The passage of Measure 91 in November legalized recreational marijuana in Oregon and began a process of study and negotiation in Salem. Since the start of the session, lawmakers have worked to determine the specifics of how the measure will play out, day to day, as the state moves forward. Activity began immediately; on the first day of session, at least 15 bills were filed that would alter or amend Measure 91.
“The state still needs to implement the specific details around many issues,” says Anthony Johnson, co-author of Measure 91 and Executive Director of the Oregon Cannabis Industry Association (www.newapproachoregon.com.) He includes licensing requirements for marijuana businesses and the regulations around testing, processing, cultivation, dispensing, dosage, packaging and marketing. “Good cannabis legislation would stick to the will of the voters, and the basics that need implementing.”
In January, the Joint Committee on Implementing Measure 91 was established. Composed of democrats and republicans, House and Senate members and led by Sen. Ginny Burdick (D – Portland) and Rep. Ann Lininger (D – Lake Oswego,) it held twice-weekly hearings throughout February, inviting testimony from law enforcement, medical professionals, health professionals, cannabis trade associations, environmentalists, testing laboratories and bankers.
Growers and dispensary owners from around the state attended nearly every session – another frequent presence was Tom Burns, who since 2013 has overseen the Oregon Liquor Control Commission (OLCC) implementation of Oregon’s medical marijuana dispensary system. Burns, was made the director of Oregon’s marijuana program after the passage of Measure 91.
As March begins, lawmakers have more than two-dozen marijuana bills to consider. The potential laws range from barring cannabis sales within a mile of schools to figuring ways for banks and credit unions to do business with growers, laboratories and dispensaries without being charged with money laundering under the RICO Act; (cannabis is still illegal under federal law).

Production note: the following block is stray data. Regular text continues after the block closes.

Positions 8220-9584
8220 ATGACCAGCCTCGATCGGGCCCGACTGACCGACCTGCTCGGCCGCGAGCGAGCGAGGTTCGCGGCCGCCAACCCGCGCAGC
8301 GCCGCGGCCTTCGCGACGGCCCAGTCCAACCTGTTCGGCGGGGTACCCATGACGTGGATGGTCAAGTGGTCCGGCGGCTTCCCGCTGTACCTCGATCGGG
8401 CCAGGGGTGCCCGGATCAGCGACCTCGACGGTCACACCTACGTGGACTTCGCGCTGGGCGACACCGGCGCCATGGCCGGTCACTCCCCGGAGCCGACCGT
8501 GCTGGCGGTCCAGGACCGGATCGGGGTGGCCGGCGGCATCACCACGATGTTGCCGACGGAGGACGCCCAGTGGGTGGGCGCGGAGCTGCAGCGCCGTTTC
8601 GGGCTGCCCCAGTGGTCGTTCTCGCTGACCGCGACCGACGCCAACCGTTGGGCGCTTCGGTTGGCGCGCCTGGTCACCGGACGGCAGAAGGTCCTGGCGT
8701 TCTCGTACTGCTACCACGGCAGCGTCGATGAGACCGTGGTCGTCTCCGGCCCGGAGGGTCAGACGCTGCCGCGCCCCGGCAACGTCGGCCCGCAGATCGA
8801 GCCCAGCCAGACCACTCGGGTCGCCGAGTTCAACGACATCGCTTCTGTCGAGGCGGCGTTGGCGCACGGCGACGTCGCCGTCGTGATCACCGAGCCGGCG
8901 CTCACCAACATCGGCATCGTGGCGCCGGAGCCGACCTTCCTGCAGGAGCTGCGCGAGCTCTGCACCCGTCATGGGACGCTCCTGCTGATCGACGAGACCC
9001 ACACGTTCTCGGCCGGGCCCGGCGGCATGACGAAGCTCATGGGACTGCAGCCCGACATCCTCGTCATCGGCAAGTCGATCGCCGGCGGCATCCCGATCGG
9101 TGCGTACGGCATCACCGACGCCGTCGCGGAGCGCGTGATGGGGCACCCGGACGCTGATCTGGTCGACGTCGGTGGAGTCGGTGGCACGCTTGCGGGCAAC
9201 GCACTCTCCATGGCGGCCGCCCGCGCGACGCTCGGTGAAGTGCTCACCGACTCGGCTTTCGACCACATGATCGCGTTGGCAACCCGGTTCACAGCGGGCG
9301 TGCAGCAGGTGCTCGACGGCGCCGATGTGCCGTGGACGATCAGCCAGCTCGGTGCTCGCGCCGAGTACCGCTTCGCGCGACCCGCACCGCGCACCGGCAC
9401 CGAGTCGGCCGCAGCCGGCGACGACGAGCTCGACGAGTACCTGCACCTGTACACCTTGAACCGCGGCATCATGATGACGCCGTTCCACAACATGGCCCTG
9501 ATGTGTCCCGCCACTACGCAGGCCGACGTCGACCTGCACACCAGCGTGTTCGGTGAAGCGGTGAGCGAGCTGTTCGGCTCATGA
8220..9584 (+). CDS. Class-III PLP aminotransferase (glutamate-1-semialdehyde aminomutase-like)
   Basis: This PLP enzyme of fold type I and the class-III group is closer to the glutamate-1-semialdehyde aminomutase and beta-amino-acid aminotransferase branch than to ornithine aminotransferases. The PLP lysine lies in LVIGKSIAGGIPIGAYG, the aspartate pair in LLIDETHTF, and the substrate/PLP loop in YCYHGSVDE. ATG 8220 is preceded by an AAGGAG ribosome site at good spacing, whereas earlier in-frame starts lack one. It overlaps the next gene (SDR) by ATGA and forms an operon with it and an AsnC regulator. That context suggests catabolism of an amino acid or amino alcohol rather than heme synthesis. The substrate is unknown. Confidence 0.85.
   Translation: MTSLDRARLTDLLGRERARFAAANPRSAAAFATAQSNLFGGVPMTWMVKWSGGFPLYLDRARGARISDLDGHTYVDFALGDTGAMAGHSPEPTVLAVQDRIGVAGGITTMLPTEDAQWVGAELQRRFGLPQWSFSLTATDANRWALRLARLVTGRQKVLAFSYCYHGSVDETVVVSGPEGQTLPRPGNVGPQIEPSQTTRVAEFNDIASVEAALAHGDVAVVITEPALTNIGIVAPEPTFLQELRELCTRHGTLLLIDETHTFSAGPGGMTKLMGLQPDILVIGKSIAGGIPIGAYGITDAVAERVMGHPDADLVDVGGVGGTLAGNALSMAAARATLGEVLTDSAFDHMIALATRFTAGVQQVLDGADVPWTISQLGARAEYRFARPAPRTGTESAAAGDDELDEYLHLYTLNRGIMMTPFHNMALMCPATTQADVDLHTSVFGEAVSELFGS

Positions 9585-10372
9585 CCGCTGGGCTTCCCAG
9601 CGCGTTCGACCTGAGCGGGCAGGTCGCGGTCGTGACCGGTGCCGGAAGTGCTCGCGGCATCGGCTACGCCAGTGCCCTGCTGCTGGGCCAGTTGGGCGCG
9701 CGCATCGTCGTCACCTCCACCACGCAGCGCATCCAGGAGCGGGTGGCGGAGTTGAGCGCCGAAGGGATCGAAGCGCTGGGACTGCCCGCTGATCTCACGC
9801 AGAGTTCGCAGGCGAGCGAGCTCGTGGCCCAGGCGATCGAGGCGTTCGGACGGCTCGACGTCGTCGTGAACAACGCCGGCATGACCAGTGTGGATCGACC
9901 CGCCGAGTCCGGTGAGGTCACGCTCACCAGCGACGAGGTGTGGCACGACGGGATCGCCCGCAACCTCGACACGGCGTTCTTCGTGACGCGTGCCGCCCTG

“What our legislators are looking at,” says Peter Gendron, a grower from southern Oregon, “is avoiding the mistakes of Colorado and Washington. I and others are committed to moving the industry forward and making sure the industry is well-regulated and operating in a socially responsible manner”. “These are smart, thoughtful people on this committee,” says attendee Ed Burgmans, who runs A.M.C., a cannabis consulting business. “They ask all the right questions. They ask excellent questions.”
Let this serve as a brief introduction to some of the 11 Senate bills and 14 House bills now in play.
Generally APPROVED by
Senate Bill 445
Asks for a warning against marijuana use by pregnant women.
“While there is no definitive science showing marijuana use to be a danger to a developing fetus, and in fact, some science showing benefits,” says Portland NORML’s Executive Director Russ Belville, “we should be extra cautious when it comes to pregnant mother’s use of any drug – from alcohol to Zoloft.”
Senate Bills 479 and 480
These bills would create a somewhat independent state agency to study the use and effectiveness of medical marijuana. “These bills should have been passed a decade ago,” Belville comments, “but better late than never.” Oregon Cannabis Connection, a statewide publication focused on the cannabis industry, calls both 479 and 480 “a very good law!”
House Bill 2676